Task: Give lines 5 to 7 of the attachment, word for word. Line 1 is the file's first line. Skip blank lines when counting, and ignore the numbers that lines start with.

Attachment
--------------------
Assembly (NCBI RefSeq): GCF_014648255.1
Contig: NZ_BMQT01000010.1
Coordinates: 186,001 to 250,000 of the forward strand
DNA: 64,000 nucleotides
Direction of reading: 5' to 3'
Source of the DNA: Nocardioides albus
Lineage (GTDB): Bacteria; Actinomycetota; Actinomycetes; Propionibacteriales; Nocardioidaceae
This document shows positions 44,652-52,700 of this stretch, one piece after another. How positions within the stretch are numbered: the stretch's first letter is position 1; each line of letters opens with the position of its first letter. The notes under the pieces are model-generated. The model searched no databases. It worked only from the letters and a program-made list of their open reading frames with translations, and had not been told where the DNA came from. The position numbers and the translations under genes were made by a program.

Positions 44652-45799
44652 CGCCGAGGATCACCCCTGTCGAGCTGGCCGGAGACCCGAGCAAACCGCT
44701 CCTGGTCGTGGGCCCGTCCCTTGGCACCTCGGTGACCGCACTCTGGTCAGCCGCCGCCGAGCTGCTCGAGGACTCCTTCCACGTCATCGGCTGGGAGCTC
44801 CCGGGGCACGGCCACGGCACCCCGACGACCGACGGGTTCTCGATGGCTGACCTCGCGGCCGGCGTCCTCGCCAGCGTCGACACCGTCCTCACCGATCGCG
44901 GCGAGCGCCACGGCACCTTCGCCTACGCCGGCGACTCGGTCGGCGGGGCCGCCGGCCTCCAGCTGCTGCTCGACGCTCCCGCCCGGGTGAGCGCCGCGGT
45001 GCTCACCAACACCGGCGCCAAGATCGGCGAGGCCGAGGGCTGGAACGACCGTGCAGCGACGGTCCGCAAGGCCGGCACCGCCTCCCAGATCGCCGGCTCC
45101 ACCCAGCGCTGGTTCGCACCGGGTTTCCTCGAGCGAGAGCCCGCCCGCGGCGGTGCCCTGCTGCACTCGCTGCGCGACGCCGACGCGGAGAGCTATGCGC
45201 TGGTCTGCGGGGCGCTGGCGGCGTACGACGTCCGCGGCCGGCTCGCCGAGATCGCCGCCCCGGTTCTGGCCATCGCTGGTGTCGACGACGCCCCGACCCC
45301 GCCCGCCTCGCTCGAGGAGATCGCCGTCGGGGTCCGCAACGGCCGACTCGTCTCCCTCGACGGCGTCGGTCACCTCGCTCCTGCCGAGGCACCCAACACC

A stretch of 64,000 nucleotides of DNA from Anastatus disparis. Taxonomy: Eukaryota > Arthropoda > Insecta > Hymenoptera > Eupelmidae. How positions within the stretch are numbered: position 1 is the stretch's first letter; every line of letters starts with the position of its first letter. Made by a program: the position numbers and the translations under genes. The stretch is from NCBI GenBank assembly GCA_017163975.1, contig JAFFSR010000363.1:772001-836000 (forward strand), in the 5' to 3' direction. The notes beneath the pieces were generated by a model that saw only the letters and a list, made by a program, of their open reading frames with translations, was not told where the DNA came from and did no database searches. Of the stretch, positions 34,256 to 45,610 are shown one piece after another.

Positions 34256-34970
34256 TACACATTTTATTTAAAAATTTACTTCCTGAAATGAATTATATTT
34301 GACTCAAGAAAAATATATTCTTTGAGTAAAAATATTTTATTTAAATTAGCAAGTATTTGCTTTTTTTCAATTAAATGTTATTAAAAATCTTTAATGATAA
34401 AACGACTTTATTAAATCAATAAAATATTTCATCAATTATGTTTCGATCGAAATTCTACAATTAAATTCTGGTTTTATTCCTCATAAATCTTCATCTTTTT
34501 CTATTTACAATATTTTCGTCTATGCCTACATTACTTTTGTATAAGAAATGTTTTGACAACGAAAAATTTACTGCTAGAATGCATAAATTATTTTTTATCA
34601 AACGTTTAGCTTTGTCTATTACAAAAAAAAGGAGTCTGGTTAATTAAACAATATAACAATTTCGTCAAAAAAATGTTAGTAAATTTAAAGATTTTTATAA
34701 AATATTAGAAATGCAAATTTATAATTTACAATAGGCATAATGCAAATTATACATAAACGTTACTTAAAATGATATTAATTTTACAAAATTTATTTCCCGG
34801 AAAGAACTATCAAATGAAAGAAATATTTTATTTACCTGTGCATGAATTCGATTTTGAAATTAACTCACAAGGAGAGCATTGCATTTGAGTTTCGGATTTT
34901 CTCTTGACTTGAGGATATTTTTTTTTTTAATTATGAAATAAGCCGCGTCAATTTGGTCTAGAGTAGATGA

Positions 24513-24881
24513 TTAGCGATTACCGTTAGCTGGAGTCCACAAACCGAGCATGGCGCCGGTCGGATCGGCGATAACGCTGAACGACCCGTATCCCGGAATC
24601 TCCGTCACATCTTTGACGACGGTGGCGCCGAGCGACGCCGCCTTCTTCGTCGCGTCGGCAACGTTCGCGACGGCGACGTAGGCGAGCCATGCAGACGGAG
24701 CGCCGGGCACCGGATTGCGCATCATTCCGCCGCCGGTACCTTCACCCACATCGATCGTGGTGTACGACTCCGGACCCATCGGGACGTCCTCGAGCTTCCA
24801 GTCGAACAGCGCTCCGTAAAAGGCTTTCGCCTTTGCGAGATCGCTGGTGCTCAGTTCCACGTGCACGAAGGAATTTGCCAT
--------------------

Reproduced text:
Direction of reading: 5' to 3'
Source of the DNA: Nocardioides albus
Lineage (GTDB): Bacteria; Actinomycetota; Actinomycetes; Propionibacteriales; Nocardioidaceae